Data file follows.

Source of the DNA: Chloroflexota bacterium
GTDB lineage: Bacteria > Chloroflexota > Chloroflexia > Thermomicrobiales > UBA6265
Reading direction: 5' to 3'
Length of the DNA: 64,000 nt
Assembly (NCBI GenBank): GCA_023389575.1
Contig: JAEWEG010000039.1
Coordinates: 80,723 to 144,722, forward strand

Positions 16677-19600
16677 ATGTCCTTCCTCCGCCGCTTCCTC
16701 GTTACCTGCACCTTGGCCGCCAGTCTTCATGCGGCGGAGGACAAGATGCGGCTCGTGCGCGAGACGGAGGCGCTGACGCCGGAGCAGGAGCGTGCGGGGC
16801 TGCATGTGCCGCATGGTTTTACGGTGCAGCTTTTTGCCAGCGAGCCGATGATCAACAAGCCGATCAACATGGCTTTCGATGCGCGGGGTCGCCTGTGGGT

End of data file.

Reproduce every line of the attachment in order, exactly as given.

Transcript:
Source of the DNA: Chloroflexota bacterium
GTDB lineage: Bacteria > Chloroflexota > Chloroflexia > Thermomicrobiales > UBA6265
Reading direction: 5' to 3'
Length of the DNA: 64,000 nt
Assembly (NCBI GenBank): GCA_023389575.1
Contig: JAEWEG010000039.1
Coordinates: 80,723 to 144,722, forward strand

Positions 16677-19600
16677 ATGTCCTTCCTCCGCCGCTTCCTC
16701 GTTACCTGCACCTTGGCCGCCAGTCTTCATGCGGCGGAGGACAAGATGCGGCTCGTGCGCGAGACGGAGGCGCTGACGCCGGAGCAGGAGCGTGCGGGGC
16801 TGCATGTGCCGCATGGTTTTACGGTGCAGCTTTTTGCCAGCGAGCCGATGATCAACAAGCCGATCAACATGGCTTTCGATGCGCGGGGTCGCCTGTGGGT